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Project

Woodland Terrarium

It may be gray outside, but it's always green in these moss terrariums. We used kitchen canisters, which are readily available and inexpensive; their tight-fitting lids capture the condensation the plants require to thrive. 

Created By: Johnny Miller, Raymond Hom

Materials

  • Kitchen canister
  • Moss
  • Small plants (optional)
  • Horticultural charcoal
  • Potting soil

Steps

  1. Step 1

    Moss is all you need for a charming scene -- and it may even sprout appealing "woodland weeds," as in the versions on the far left and far right. But you can add other small plants, such as the orchid, second from left, or the Pilea 'Tiny Tears,' second from right.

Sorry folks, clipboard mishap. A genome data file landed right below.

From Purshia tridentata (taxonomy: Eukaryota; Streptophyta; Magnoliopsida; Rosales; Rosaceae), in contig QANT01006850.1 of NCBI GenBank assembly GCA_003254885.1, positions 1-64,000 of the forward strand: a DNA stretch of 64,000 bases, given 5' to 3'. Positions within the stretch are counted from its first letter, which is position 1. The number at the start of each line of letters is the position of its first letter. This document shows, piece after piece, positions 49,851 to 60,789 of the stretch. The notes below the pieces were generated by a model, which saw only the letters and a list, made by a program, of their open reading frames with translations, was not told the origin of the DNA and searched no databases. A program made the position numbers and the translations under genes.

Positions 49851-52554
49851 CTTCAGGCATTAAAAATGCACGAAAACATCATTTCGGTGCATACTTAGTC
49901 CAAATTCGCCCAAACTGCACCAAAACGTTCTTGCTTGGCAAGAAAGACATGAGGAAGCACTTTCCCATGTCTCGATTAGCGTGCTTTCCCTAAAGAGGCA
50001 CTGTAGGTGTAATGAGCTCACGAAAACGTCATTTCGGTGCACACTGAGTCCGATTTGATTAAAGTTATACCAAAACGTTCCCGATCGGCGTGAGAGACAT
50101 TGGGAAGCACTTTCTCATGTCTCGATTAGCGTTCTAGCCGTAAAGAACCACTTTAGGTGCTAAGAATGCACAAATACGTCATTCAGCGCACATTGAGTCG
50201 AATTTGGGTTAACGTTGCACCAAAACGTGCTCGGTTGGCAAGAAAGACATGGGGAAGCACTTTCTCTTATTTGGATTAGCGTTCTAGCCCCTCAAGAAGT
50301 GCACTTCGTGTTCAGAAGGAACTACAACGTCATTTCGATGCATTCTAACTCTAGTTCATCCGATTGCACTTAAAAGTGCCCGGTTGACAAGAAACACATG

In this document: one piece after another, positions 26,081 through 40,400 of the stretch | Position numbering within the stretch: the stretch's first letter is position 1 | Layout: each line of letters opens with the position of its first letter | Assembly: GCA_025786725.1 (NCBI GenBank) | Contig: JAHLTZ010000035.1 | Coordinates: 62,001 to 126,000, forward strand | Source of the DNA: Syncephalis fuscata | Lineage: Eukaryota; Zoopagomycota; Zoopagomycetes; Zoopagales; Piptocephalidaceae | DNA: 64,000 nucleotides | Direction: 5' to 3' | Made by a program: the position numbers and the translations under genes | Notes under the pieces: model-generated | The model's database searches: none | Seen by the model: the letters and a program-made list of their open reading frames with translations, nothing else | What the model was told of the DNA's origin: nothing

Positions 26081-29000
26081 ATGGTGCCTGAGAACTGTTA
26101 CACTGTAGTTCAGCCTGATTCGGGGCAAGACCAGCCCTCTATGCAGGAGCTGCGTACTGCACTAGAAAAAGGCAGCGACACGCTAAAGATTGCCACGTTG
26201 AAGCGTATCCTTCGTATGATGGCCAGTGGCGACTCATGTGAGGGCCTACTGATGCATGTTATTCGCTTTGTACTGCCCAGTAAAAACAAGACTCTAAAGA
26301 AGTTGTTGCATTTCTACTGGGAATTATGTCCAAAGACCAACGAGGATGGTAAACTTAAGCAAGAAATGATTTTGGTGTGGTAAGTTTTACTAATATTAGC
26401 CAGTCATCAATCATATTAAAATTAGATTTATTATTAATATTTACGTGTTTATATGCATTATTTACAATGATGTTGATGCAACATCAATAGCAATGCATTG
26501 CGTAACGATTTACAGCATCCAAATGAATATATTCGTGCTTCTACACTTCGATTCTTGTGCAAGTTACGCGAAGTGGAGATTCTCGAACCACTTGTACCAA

2. Step 2

    For the terrarium, cover the bottom of a jar with horticultural charcoal, and then put in a layer of potting soil no more than an inch thick. Add plants if you'd like, and then cover the soil with sheet, cushion, or clump moss (have a florist order it for you). Make sure that any leaves, petals, and stems do not touch the glass. Spritz twice with water, and place the lid on the jar. 

  3. Step 3

    Keep terrarium in a spot with diffuse light. If too much condensation forms, give the terrarium a little less light or remove the top for two hours.

Source
Martha Stewart Living, January 2010

Reviews (2)

  • 23 Jan, 2012

    Start with damp, not wet soil. You shouldn't need to water again. You have created a closed world and the water will recirculate as it evaporates, hits the inside of the lid or sides of the jar, and "rains" back into the soil. If you open the jar for several hours, you might want to mist the plants again to replenish any water that evaporated out of the jar.

  • 20 Jan, 2012

    So after the first initial setup, when would you water again? Also, any fertilizer needed at some point?